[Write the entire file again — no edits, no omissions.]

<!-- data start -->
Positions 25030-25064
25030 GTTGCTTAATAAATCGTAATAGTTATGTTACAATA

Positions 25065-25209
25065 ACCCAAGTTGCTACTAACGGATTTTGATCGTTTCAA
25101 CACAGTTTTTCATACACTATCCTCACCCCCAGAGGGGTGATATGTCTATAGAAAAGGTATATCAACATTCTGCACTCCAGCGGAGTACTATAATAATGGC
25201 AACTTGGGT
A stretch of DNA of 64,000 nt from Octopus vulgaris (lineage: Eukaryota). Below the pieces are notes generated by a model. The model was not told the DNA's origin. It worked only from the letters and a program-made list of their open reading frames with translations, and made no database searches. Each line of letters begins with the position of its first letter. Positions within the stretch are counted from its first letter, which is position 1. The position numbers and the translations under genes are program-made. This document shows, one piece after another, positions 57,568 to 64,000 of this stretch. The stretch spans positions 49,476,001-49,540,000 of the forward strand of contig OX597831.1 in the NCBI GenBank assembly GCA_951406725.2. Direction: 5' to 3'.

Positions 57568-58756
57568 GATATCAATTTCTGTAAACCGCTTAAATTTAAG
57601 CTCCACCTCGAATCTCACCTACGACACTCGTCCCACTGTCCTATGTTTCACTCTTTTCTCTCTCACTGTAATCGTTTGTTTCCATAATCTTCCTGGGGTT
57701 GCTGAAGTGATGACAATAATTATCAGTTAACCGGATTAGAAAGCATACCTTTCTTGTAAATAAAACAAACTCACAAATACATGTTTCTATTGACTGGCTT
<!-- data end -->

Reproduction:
Positions 25030-25064
25030 GTTGCTTAATAAATCGTAATAGTTATGTTACAATA

Positions 25065-25209
25065 ACCCAAGTTGCTACTAACGGATTTTGATCGTTTCAA
25101 CACAGTTTTTCATACACTATCCTCACCCCCAGAGGGGTGATATGTCTATAGAAAAGGTATATCAACATTCTGCACTCCAGCGGAGTACTATAATAATGGC
25201 AACTTGGGT
A stretch of DNA of 64,000 nt from Octopus vulgaris (lineage: Eukaryota). Below the pieces are notes generated by a model. The model was not told the DNA's origin. It worked only from the letters and a program-made list of their open reading frames with translations, and made no database searches. Each line of letters begins with the position of its first letter. Positions within the stretch are counted from its first letter, which is position 1. The position numbers and the translations under genes are program-made. This document shows, one piece after another, positions 57,568 to 64,000 of this stretch. The stretch spans positions 49,476,001-49,540,000 of the forward strand of contig OX597831.1 in the NCBI GenBank assembly GCA_951406725.2. Direction: 5' to 3'.

Positions 57568-58756
57568 GATATCAATTTCTGTAAACCGCTTAAATTTAAG
57601 CTCCACCTCGAATCTCACCTACGACACTCGTCCCACTGTCCTATGTTTCACTCTTTTCTCTCTCACTGTAATCGTTTGTTTCCATAATCTTCCTGGGGTT
57701 GCTGAAGTGATGACAATAATTATCAGTTAACCGGATTAGAAAGCATACCTTTCTTGTAAATAAAACAAACTCACAAATACATGTTTCTATTGACTGGCTT